Following EPA’s Roll Out of First Standards on Power Plant Carbon Pollution, the American Lung Association’s Red Carriage Rolls to Capitol Hill to Fight For Clean Air

(March 28, 2012)

More than 100 doctors, nurses, clean air advocates and American Lung Association staff and volunteers from 34 states gathered today on the steps of the U.S. Capitol to demonstrate their support for clean air protections. After stops across the country earlier this month, the Lung Association’s iconic Red Carriage made its way back to D.C., kicking off a day of advocacy initiatives with the unfurling of a giant banner in front of the Capitol. For more than a year now, the Lung Association has been fighting against attempts in Congress to weaken clean air protections, and today’s events come in the midst of heightened attention to this issue.

Just yesterday, the U.S. Environmental Protection Agency (EPA) rolled out the first-ever national standards for carbon pollution from power plants. These protections are expected to help reduce harmful smog, which leads to childhood asthma attacks and complications for those with lung disease. Despite this progress however, today the House Energy and Power Subcommittee is moving forward with a hearing on the Gasoline Regulations Act of 2012. A bill that will not impact today’s gasoline prices but would block air pollution clean-up and eliminate life-saving clean air protections.

“After a year of fighting Congressional attempts to graft a dirty air agenda onto nearly every piece of legislation, our Red Carriage is back in D.C. to show them that we’re not quieting down anytime soon,” said Peter Iwanowicz, head of the American Lung Association’s Healthy Air Campaign. “We took the Red Carriage through states like Ohio and Pennsylvania, which have some of the dirtiest air in the country and placed ads on billboards and television. We want to make sure that Congress knows that the public does not support their attempts at letting big polluters churn out unlimited amounts of dirty air.”

As big polluters and their allies in Congress continue their efforts to eliminate safeguards that protect our children from breathing dirty air, the Lung Association’s annual Advocacy Day kicked off with advocates gathered on the steps of the Capitol with several red carriages and a giant Red Carriage banner urging Congress and the White House not to back down on clean air standards. Following this, nearly 150 in-person meetings were held with members of Congress to express why clean air needs to be a priority.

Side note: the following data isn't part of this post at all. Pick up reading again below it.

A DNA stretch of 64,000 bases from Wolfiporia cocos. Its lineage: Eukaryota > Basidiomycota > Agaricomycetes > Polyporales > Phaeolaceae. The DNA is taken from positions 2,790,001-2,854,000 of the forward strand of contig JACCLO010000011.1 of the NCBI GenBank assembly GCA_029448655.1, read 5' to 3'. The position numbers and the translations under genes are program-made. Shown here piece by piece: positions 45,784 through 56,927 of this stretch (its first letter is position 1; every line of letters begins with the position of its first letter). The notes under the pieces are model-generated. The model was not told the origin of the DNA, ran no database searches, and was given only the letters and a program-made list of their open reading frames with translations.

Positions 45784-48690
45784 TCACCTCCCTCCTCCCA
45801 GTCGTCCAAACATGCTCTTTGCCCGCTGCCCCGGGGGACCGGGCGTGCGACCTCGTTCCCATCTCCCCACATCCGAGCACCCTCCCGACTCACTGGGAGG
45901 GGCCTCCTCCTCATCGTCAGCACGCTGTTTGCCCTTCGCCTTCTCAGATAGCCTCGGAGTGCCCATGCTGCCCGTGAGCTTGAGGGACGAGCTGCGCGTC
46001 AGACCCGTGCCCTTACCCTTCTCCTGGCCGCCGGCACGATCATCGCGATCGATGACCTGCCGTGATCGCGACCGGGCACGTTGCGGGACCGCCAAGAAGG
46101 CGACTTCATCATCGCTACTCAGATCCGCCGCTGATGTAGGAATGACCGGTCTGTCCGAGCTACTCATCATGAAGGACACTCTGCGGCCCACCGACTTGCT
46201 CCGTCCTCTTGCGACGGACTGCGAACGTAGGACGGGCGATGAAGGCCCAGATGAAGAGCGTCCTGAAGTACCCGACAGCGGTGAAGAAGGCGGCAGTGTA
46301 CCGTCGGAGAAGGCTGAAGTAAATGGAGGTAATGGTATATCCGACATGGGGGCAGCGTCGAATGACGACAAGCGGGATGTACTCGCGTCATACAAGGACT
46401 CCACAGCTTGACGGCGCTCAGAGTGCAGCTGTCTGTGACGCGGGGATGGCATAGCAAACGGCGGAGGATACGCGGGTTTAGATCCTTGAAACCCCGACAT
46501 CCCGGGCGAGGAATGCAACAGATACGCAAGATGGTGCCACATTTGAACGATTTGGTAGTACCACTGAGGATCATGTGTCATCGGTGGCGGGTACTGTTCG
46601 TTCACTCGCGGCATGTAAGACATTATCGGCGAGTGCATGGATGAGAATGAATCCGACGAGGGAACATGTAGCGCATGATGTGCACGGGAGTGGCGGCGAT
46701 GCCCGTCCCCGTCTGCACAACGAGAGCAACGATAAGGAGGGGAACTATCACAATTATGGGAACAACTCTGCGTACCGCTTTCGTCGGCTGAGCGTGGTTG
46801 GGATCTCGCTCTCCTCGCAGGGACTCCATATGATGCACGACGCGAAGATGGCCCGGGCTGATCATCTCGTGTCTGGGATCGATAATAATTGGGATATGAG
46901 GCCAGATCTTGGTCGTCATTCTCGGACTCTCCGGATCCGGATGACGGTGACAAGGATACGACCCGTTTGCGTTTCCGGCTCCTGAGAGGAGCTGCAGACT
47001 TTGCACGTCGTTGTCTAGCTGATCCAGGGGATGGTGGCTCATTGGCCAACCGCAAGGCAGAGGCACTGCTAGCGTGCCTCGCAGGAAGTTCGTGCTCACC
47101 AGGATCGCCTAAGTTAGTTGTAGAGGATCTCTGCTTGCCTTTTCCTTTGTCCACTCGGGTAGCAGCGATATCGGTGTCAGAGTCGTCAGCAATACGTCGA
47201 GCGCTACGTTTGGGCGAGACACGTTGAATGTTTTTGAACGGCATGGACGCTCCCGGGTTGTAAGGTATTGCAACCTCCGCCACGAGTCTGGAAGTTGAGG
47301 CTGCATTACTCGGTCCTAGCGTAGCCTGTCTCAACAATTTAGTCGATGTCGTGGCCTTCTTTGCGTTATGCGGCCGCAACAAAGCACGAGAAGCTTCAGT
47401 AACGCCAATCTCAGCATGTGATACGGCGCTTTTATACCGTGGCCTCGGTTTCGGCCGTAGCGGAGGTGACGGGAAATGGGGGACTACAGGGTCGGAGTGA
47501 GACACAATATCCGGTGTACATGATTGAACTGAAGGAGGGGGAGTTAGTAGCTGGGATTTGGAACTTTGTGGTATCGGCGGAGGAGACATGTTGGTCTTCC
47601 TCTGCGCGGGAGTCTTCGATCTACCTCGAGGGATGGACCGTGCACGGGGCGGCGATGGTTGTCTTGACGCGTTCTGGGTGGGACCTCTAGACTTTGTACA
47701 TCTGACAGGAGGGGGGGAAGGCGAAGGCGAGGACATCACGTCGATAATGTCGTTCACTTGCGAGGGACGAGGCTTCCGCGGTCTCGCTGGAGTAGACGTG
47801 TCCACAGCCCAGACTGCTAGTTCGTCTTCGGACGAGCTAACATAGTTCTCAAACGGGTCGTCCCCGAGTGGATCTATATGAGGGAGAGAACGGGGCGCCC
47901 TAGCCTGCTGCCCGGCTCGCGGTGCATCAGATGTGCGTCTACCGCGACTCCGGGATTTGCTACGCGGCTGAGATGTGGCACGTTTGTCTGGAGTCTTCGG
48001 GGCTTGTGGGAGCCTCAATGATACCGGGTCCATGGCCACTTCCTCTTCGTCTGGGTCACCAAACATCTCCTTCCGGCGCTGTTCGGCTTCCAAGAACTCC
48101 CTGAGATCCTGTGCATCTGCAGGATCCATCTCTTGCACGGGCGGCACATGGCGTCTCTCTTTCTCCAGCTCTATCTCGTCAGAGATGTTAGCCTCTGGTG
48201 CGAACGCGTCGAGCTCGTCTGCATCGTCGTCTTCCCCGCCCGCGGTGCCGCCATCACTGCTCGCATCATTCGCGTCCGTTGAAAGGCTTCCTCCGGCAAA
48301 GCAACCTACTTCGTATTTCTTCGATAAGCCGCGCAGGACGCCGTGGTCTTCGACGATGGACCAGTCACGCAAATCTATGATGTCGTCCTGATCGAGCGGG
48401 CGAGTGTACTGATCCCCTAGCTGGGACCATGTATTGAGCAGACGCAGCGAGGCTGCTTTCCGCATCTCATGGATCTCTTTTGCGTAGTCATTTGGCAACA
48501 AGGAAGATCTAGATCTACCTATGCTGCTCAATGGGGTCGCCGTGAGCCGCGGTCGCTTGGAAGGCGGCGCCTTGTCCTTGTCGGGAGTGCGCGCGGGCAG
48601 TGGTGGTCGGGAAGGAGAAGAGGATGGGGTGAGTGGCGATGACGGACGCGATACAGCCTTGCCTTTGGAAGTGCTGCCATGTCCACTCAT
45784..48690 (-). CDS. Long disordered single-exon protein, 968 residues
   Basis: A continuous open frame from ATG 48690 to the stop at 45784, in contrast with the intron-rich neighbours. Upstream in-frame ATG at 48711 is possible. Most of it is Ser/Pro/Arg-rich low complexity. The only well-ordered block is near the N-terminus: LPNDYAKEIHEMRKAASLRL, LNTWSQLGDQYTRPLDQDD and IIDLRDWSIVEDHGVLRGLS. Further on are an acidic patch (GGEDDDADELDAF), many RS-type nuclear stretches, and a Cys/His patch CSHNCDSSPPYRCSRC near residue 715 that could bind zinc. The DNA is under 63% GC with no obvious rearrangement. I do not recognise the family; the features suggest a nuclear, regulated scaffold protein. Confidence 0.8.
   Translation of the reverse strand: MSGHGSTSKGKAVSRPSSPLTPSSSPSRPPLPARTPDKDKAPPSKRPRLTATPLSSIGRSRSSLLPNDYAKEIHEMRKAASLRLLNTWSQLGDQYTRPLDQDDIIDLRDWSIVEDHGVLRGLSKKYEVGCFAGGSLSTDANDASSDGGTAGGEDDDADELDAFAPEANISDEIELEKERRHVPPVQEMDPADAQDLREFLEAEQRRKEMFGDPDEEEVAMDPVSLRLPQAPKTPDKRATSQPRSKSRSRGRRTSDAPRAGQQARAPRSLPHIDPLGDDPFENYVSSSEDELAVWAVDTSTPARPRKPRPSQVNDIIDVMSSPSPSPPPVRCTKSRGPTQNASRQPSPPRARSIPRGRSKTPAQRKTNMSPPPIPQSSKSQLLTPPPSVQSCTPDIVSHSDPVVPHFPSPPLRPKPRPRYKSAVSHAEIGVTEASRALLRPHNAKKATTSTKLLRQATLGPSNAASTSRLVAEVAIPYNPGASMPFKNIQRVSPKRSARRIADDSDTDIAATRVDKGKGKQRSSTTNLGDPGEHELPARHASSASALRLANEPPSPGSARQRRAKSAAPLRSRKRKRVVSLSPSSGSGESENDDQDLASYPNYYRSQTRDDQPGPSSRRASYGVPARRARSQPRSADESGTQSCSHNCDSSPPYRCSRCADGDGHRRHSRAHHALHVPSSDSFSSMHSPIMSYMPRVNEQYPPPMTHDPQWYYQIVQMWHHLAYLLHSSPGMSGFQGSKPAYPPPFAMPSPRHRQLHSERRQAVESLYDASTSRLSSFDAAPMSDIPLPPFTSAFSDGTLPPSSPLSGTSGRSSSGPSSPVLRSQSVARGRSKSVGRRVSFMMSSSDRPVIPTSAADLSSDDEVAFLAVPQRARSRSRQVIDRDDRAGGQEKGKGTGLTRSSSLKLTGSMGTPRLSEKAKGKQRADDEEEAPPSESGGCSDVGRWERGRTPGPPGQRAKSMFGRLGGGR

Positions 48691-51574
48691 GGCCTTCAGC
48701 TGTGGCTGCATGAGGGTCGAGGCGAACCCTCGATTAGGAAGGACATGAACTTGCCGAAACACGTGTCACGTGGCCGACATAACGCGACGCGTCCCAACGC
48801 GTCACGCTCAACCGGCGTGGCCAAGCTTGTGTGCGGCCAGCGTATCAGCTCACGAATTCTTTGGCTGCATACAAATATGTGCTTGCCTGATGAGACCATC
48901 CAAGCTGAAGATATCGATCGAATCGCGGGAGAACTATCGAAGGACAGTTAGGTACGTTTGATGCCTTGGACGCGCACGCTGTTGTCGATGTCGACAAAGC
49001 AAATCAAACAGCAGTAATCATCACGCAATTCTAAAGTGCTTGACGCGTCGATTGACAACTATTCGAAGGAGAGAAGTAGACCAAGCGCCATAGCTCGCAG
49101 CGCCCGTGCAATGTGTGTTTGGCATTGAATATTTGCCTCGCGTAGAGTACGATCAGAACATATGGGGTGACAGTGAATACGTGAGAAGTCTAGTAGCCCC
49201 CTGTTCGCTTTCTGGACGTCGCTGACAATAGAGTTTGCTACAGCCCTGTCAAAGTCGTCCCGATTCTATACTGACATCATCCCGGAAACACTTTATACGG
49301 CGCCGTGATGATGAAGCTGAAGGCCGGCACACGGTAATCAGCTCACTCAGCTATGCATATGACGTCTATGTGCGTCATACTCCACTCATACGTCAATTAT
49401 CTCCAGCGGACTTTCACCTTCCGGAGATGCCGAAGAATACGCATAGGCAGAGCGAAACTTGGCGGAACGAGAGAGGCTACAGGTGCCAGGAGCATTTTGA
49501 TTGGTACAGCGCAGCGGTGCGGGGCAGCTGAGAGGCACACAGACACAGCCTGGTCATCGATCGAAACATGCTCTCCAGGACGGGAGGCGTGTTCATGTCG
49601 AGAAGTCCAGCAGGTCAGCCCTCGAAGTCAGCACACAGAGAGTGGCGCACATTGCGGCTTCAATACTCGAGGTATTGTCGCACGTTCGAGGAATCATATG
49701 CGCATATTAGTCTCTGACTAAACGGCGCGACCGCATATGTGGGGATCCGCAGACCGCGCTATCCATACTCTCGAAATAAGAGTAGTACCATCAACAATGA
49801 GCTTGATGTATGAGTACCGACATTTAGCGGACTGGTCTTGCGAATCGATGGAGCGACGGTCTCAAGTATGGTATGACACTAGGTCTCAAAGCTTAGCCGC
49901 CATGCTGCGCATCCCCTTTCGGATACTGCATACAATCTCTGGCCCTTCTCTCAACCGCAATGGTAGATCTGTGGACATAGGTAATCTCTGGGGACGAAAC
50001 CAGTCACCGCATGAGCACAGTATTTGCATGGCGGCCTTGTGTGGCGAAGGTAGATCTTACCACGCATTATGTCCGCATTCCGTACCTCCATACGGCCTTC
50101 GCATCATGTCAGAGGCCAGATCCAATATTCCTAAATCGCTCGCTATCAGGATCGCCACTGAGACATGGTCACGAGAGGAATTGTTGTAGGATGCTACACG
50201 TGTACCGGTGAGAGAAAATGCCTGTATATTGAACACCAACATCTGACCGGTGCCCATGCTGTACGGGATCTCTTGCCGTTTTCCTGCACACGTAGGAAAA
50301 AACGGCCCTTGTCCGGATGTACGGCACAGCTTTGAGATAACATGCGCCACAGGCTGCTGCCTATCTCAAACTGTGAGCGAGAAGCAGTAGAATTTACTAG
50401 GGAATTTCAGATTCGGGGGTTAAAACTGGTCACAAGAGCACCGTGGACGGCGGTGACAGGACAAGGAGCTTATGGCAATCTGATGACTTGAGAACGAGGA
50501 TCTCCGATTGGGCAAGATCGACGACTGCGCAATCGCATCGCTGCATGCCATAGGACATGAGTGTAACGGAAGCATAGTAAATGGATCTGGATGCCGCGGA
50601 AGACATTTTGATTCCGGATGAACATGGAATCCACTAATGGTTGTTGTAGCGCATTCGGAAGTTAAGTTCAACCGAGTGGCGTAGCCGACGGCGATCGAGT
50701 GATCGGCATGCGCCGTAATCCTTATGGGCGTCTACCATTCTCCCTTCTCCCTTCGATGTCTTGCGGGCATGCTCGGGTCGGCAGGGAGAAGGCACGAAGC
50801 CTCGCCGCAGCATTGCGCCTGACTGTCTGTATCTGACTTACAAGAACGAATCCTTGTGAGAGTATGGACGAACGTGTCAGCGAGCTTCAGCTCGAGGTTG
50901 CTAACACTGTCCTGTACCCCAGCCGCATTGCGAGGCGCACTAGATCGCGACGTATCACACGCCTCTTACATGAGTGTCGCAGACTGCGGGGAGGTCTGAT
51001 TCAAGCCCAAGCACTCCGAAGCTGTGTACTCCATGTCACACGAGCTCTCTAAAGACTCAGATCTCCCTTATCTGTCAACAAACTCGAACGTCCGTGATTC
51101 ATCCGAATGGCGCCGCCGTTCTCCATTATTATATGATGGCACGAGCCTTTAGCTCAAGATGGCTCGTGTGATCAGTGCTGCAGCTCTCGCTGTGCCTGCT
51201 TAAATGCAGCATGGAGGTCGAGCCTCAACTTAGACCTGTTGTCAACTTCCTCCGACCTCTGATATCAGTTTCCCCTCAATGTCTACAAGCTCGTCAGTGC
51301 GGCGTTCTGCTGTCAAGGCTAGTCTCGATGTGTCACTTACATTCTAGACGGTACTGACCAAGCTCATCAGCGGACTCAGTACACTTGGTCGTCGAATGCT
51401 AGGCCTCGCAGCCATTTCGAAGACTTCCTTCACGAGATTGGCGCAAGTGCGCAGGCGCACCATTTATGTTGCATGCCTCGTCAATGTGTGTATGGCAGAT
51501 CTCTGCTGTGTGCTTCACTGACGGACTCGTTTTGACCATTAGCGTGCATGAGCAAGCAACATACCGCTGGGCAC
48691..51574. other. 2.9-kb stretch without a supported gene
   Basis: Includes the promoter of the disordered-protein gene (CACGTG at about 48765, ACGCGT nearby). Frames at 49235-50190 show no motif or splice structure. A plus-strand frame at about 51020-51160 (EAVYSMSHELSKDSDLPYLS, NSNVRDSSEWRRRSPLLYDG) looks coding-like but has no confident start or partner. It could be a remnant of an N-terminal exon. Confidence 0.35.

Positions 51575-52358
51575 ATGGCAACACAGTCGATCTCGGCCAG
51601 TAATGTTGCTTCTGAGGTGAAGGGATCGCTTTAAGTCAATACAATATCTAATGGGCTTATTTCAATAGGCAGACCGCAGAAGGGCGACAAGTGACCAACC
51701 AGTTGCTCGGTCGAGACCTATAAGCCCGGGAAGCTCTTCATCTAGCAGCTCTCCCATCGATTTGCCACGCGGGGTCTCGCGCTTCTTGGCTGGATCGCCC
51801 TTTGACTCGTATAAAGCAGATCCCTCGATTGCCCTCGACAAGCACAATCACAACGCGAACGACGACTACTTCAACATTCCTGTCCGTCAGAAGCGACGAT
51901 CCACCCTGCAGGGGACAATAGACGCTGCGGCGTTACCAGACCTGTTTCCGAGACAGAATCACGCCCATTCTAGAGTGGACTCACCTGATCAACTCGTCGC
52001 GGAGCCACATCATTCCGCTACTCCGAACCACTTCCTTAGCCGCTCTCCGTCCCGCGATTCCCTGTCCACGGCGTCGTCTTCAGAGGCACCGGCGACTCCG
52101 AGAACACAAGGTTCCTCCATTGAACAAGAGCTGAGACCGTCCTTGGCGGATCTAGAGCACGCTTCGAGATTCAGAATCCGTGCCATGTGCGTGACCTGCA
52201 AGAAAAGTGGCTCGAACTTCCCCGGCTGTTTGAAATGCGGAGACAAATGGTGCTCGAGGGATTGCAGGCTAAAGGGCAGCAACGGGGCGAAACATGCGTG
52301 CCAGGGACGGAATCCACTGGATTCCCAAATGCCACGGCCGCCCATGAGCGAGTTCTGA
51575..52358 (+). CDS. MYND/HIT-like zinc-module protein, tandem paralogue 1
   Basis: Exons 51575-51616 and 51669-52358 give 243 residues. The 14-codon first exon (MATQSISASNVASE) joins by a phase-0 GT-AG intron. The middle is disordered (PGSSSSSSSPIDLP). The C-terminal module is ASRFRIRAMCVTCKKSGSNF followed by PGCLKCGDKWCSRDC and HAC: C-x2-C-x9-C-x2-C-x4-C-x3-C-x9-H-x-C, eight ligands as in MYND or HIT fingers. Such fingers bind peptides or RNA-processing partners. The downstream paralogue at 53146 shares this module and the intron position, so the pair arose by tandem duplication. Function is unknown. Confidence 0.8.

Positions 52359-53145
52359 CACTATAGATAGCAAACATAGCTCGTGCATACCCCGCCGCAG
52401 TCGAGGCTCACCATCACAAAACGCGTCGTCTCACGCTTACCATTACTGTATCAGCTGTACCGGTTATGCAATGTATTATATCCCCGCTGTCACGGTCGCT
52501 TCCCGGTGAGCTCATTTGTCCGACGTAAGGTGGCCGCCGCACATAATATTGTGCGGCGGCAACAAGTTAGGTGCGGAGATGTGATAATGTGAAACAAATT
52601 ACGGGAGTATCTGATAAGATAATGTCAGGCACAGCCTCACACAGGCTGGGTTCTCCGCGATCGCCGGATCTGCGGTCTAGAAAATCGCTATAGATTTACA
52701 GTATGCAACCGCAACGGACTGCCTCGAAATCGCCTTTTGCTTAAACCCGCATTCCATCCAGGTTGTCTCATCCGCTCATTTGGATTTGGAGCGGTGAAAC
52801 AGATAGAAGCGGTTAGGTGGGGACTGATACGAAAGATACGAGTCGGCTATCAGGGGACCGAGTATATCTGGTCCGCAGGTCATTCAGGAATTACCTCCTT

Canvassers also flooded the capital area passing out flyers illustrating the devastating number of lives lost to air pollution-related diseases in each state. These flyers reveal that those living in the heartland and eastern states experience the highest concentration of air pollution related fatalities.

“These data demonstrate why current standards, like the Cross-State Air Pollution Rule, are so important,” said Peter Iwanowicz. “Soot and smog pollution can travel far from their sources in places like Ohio and Michigan, to other states as far away as Maine and Massachusetts.”

Red Carriage events were held over the past several weeks in Ohio and Pennsylvania to raise awareness about those states’ unhealthy levels of pollution, and the iconic ads have been featured on billboards in major metropolitan areas, in newspapers and on local TV stations. The television ad will also run on network and cable television starting this week.


About the American Lung Association
The American Lung Association is the leading organization working to save lives by improving lung health and preventing lung disease, through research, education and advocacy. The work of the American Lung Association is focused on four strategic imperatives: to defeat lung cancer; to improve the air we breathe; to reduce the burden of lung disease on individuals and their families; and to eliminate tobacco use and tobacco-related diseases.  For more information about the American Lung Association, a holder of the Better Business Bureau Wise Giving Guide Seal, or to support the work it does, call 1-800-LUNGUSA (1-800-586-4872) or visit: